On the market, numerous preparations (about 300 in the European region) can be found containing either extracts, tinctures, or essential oil of Melissa ojficinalis. However, in many commercial articles such as toilet soaps, bath preparations, etc., the expensive original balm oil has been replaced by oils from cheaper sources, e.g., citronella and lemongrass oils from several Cymbopogon species. A further important groupof active secondary constituents in balm leaves showing important therapeutic activity are tannins of relatively low molecular weight. These so-called pseudotannins amount to about 5% (in dried leaves) and consist of caffeic and related acids and several derivatives.
This compound group constitutes the main antiviral principle of this drug. Water extracts of Melissa showed antibacterial, antimycotic, antitumoral, and antihormonal, and antihormonal effects. Activities inhibitory to the cleavage of DNA by restriction endonucleases have also been described. Information was also given about hypotensive effects of M. ojficinalis extracts. In a recent study, neurotropic action (sedative, analgesic, sleep induction, sleep-potentialization due to pentobarbital) of a hydroalcoholic balm extract in the mouse has been reported.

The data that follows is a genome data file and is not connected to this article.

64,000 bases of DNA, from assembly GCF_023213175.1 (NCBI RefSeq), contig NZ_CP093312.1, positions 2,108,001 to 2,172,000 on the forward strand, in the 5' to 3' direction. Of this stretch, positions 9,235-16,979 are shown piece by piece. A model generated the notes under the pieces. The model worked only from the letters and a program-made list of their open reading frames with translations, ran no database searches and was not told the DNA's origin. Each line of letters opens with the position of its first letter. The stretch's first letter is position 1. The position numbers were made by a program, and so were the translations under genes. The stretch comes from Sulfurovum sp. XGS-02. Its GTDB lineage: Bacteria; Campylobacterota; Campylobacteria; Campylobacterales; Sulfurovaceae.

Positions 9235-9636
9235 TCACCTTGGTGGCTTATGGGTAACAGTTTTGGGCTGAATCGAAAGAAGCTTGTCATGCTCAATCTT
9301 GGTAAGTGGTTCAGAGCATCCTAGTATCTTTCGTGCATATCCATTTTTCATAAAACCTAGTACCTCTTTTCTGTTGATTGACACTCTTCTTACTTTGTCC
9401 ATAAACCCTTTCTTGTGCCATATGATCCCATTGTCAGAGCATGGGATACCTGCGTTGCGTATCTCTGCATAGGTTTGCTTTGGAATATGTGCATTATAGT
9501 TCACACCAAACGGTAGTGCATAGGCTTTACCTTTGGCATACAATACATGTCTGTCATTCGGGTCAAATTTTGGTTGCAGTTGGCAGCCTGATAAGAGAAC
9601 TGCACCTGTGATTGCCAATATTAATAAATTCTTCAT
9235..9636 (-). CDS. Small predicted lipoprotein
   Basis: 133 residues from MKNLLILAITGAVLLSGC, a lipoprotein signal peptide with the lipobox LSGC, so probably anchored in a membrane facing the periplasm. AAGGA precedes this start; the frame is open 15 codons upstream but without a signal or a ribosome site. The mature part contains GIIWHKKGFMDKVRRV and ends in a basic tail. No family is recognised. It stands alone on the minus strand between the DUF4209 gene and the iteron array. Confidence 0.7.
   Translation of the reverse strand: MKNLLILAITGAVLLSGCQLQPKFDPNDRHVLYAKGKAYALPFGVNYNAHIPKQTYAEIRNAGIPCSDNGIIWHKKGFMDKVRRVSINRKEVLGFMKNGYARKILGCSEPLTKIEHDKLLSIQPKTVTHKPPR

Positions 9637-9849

Apart from essential oils and tannins, members of several other classes of natural compounds, have been found in balm leaves, e.g., of coumarins, triterpenoids, flavonoids, heterosides, bitter substances, waxes, carbohydrates, organic acids, vitamins, and enzymes. However, as far as is known compounds of these groups are not involved in the therapeutic activity of the drug.
The results of our experiments with tissue cultures of Melissa officinalis L. can be summarized as follows.
1. Undifferentiated callus cultures are capable of producing minute amounts of a complex and heterogeneous mixture of volatiles. Compared with the essential leaf oil of the plant, the qualitative and quantitative composition of these culture hydrodistillates was entirely different.
The oil of the intact plant harvested during July consisted of 79.6% mono-terpenes, 18.6% sesquiterpenes, and about 2% miscellaneous compounds. In contrast, the callus hydrodistillates contained 1% (0.4) monoterpenes, 21.5% (40.7) sesquiterpenes, 0.5% (20.5) diter-penes, and 77% (30.4) miscellaneous compounds, with the quantitative composition being strongly dependent on the type of phytohormone added.
Two dimethylcyclohexanones, eremophilene, some oxygenated sesquiterpenes, and diterpene hydrocarbons, all absent in the aboveground parts of Melissa officinalis, are the most characteristic members of the callus volatiles. Altogether, leaf and callus oil have only few trace compounds (limonene, l-octene-3-ol, linalool, jft-elemene) in common.
2. These results are in agreement with the findings of numerous other studies, showing that generally the mixture of volatiles produced by undifferentiated cell cultures is quite different in composition from that of the parent plant. In some cases, however, a high degree of correspondence has been observed:
Particular interest should be paid to the fact that undifferentiated callus cultures of Mentha piperita have been found to biosynthesize essential oil comparable in quantity and composition to that of the intact plant.